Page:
RIGHTS OF A DEAD PERSON AND LEGAL REMEDIES

By Ms. A. SAJIDA MEERA RUMANA



1.INTRODUCTION

Law is an instrument of the society which includes rules of conduct, action or behaviour of person, made and enforced by the State and the main object of law is to bring peace and stability in the society. Most of the laws are for the living persons or individuals but as we look upon closely we can find that there are also laws for the dead. Decent burial of dead bodies and crimes against the corpse are the two main areas where these laws are made upon. There is a covenant in the Geneva Convention 1949, which states that, “As far as the military consideration allow, such party to the conflict shall facilitate the steps taken to protect the killed”[i]. In India the Constitution deals with the right to have a decent burial. Also, the Indian Penal Code deals with some of the offences related to burial of corpse.


2.RIGHTS OF A DEAD PERSON AND LEGAL REMEDIES

From the earlier times itself the concept is that dead bodies have the right to rest and should not get disturbed in any manner. Most of the civilizations, religions and culture all have accepted this concept and they follow it. In this Modern world as there is a proper system of law and management is in place, we can look upon the rights of a dead person which are recognized under law in India.


2.1. UNDER CONSTITUTION OF INDIA

Constitution is the basic legal document of a country and it explains the fundamental rights and duties of citizens. The protection of life and personal liberty which is guaranteed under Article 21 of the Constitution has been interpreted by the Supreme Court in many instances. There are lots of rights which are included in Article 21 such as the right to privacy, right against solitary confinement, right to legal aid, right to speedy trial etc. The Judiciary in many cases have observed and interpreted that right to have a decent burial is also included in Article 21 of the Constitution. Right to human dignity is not restricted to living human being but is available even after death also. This view was recognized by the Apex Court for the first time in a Public interest litigation[ii]. Later in many cases the court held that Right to human dignity is also a right under Article 21 of the Constitution. In Ashray Adhikar Abhiyan v. Union of India,[iii]the court held that it is the obligation of the State to have a decent burial to the deceased person as per their religious belief. In Parmanand Katara, Advocate v. Union of India & Ors[iv],the Supreme Court held that "right to dignity and fair treatment under Article 21 of the Constitution of India is not only available to a living man but also to his body after his death. The word and expression 'person' in Article 21, would include a dead person in a limited sense and that his rights to his life which includes his right to live with human dignity, to have an extended meaning to treat his dead body with respect, the preservation of the dead body and its disposal in accordance with human dignity”. In another important case of Jamuna Das Paras Ram v. State of Madhya Pradesh[v], with reference to Section 392 of the Indian Penal Code the High Court of Madhya Pradesh held that "the word person cannot be so narrowly construed as to exclude the dead body of human being, i.e. the human body must be given the right, irrespective of being alive or dead".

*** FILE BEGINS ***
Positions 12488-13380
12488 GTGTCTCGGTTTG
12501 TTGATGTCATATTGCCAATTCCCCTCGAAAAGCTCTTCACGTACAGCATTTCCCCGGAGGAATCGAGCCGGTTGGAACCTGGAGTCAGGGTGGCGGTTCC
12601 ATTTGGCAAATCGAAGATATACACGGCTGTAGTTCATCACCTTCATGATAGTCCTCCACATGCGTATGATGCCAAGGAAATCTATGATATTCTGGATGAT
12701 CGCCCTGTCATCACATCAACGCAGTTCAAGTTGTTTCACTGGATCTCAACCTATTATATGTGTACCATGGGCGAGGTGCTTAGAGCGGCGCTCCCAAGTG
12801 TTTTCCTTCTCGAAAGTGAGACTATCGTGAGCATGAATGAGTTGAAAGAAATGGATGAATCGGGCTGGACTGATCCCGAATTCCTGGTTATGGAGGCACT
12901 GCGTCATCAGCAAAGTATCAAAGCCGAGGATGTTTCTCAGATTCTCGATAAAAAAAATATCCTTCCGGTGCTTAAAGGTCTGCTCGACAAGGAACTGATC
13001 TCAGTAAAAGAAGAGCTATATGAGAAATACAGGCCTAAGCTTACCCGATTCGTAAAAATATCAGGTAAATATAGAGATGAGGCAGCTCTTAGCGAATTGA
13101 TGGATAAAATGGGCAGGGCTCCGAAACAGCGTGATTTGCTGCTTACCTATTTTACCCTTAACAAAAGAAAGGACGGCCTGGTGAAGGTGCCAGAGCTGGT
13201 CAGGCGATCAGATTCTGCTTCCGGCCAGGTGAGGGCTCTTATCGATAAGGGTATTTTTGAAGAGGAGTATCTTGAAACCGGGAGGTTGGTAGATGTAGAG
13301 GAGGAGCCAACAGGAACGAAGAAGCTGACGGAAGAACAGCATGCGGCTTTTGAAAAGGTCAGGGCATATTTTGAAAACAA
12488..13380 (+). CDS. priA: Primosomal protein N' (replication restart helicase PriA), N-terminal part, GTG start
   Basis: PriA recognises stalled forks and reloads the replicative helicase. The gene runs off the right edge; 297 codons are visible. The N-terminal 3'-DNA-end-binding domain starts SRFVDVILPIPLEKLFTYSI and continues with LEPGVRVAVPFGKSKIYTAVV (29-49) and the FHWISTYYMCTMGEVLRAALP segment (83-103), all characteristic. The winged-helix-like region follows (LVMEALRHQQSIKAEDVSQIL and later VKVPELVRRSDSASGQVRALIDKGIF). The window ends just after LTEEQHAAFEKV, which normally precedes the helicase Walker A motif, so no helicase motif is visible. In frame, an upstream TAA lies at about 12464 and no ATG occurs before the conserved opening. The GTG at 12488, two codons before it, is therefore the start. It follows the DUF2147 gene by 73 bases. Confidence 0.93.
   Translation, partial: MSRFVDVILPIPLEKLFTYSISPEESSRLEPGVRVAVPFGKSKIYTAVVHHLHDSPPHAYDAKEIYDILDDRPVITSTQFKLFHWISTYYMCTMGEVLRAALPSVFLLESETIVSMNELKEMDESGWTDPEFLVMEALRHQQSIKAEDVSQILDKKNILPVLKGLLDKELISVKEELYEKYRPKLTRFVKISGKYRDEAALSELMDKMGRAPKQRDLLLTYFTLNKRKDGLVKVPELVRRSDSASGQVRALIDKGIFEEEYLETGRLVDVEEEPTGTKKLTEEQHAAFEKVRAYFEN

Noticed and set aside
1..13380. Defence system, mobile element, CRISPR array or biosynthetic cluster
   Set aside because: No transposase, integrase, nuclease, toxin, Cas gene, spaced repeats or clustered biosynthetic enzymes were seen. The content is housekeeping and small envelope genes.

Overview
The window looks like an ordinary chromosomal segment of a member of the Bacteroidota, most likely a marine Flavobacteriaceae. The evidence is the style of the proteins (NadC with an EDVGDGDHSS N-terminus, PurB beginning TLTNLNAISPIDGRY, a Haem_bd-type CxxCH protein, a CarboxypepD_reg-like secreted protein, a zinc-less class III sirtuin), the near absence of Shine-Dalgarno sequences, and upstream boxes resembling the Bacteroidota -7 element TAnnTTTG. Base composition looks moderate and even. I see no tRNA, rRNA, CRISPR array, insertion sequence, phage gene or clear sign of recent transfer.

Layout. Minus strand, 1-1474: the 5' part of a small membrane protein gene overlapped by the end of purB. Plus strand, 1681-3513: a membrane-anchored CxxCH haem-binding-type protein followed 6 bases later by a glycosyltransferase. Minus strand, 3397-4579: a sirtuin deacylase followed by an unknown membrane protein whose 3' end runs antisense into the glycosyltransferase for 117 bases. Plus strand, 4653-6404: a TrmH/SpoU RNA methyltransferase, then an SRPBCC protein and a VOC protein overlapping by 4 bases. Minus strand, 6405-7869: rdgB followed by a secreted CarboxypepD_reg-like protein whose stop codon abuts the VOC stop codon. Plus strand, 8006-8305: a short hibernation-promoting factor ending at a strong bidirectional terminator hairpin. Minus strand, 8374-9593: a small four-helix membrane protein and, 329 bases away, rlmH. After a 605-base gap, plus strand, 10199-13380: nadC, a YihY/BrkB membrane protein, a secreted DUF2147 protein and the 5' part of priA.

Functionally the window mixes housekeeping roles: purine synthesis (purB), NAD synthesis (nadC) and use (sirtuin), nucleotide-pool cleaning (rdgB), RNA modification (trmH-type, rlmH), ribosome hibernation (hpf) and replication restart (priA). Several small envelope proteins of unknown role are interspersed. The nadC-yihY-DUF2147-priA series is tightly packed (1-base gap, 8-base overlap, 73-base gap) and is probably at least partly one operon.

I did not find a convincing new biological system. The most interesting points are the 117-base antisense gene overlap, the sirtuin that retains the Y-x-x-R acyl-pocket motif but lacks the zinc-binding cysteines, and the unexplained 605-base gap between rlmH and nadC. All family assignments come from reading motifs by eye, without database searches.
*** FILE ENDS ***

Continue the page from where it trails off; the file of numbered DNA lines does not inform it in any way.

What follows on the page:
2.2.UNDER THE INDIAN PENAL CODE